#GAReads | The Hidden Women of Architecture and Design

 Maria Edgeworth

Maria Edgeworth

"The Hidden Women of Architecture and Design":

Design and architecture have been, and remain, professions dominated by men. But when I set out to write my new book, “The Design of Childhood”—about the toys, playrooms, classrooms, and playgrounds that make up the worlds of children—I found a funny thing: women. Mostly women like Ruth Belew: handy, empathetic, often educators, ready to step in where they saw design with a capital “D” falling short. These women may not be listed as “inventors.” They may not have had the training to be “architects.” But they were the driving professional forces behind the beginnings of modern childhood and kindergarten education. Working with children, after all, was the rare field in which women’s gender was seen as an asset rather than an obstacle. As children gained their own spaces, their own toys, and their own diminutive furniture, beginning in the nineteenth century, refining, proselytizing, and testing designs meant for children was women’s work. We see their influence everywhere.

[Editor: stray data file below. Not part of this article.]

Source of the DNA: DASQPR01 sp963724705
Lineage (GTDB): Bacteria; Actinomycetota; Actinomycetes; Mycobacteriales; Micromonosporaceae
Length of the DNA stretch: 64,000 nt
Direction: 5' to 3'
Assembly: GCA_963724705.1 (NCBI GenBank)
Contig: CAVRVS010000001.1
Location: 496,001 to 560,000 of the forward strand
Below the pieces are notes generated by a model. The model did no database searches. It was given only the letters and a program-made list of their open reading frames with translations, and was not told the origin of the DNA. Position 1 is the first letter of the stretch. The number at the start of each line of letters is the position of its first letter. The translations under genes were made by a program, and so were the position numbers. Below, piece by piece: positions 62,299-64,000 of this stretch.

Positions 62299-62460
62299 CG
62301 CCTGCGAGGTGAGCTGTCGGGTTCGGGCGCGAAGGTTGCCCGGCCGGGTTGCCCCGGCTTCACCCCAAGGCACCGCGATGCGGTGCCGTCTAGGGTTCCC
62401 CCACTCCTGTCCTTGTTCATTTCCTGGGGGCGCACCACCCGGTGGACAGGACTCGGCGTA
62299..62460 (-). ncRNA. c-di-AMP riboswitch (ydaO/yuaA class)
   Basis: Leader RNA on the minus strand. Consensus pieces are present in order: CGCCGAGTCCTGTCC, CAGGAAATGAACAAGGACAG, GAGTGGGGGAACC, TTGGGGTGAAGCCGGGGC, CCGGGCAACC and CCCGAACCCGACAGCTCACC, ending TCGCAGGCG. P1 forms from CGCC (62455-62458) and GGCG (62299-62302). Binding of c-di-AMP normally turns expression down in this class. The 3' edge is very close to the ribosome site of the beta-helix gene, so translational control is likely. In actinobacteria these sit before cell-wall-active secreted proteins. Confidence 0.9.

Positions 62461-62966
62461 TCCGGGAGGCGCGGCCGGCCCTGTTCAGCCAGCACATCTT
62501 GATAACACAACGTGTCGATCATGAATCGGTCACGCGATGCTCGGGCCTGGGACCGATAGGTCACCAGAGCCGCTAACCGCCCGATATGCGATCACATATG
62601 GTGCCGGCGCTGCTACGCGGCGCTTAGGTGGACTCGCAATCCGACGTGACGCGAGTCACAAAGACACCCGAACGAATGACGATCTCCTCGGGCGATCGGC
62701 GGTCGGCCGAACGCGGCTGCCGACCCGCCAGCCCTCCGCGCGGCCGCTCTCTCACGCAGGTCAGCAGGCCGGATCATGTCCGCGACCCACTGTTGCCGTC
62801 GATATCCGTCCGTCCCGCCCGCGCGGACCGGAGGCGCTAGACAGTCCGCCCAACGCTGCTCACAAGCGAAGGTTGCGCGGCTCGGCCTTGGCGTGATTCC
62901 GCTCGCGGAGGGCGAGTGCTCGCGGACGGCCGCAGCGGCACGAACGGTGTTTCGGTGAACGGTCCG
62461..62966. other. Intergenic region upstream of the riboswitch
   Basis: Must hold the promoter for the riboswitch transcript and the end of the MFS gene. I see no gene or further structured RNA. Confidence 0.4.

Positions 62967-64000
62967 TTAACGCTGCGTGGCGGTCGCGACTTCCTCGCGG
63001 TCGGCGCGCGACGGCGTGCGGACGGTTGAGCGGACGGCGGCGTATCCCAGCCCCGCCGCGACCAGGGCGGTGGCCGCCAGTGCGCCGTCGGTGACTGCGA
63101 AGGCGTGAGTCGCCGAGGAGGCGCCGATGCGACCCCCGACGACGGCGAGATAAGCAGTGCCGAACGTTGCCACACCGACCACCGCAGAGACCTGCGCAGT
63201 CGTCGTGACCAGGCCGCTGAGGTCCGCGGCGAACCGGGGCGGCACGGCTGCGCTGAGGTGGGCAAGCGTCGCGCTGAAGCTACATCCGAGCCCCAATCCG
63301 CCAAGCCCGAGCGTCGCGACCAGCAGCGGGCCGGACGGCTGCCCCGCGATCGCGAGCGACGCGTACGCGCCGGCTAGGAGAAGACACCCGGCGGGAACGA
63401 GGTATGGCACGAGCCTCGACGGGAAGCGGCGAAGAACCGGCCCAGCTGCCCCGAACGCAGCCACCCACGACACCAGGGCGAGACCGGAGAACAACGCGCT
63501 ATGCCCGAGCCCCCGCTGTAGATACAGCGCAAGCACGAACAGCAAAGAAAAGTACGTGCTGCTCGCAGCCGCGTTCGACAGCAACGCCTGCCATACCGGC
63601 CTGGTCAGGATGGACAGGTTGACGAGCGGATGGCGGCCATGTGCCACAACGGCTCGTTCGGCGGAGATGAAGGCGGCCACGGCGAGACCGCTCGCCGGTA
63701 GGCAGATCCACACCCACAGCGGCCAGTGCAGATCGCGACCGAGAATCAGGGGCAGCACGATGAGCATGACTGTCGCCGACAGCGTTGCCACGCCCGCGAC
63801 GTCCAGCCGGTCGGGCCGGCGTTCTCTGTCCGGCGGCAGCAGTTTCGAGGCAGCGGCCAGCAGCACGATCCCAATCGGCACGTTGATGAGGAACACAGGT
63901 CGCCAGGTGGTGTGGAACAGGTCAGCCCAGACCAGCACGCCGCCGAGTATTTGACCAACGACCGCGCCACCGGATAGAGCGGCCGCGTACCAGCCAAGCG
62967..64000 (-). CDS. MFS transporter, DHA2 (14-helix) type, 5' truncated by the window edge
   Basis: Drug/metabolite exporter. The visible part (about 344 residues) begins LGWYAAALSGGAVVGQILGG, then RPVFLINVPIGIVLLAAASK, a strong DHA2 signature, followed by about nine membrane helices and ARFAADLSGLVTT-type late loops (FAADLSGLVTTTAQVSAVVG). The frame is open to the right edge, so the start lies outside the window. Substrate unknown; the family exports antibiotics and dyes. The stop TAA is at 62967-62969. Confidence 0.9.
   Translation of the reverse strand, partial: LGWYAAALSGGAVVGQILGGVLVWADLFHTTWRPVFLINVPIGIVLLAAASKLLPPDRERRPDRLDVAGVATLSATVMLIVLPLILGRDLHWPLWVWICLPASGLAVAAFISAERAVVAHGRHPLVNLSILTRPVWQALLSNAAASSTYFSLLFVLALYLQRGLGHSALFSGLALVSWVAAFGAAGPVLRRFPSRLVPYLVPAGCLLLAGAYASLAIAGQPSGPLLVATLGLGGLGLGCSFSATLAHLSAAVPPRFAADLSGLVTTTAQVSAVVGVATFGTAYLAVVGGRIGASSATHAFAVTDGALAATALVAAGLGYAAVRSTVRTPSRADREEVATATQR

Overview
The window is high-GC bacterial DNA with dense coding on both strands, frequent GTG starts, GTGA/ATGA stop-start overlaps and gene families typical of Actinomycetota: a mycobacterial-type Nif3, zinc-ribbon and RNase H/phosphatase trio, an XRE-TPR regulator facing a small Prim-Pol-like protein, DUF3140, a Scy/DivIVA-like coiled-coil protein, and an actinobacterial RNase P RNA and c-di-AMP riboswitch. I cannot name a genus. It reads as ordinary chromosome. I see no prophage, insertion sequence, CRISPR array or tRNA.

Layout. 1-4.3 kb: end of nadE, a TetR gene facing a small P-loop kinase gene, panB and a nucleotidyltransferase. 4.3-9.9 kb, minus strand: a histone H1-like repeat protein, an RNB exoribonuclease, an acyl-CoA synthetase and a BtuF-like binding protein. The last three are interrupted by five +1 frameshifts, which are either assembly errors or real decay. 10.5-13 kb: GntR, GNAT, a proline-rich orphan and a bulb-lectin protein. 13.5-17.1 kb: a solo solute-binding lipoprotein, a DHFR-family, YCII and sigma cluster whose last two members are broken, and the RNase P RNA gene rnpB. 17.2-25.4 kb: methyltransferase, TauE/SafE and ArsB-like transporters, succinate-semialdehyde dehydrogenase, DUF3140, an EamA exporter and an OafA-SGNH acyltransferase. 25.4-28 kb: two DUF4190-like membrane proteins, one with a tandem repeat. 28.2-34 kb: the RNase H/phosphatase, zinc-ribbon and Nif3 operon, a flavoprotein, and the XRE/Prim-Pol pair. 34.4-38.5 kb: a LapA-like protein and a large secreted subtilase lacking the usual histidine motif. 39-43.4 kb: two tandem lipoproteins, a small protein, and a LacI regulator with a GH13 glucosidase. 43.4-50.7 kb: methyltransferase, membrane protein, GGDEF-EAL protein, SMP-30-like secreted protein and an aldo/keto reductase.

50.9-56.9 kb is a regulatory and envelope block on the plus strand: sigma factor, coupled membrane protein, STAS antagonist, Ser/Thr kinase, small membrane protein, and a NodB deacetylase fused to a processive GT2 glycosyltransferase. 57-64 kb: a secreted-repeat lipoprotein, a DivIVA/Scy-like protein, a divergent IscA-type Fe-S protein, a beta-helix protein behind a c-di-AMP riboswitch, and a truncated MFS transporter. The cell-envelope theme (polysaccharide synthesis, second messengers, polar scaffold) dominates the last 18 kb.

Read Alexandra Lange's full article at The New Yorker here…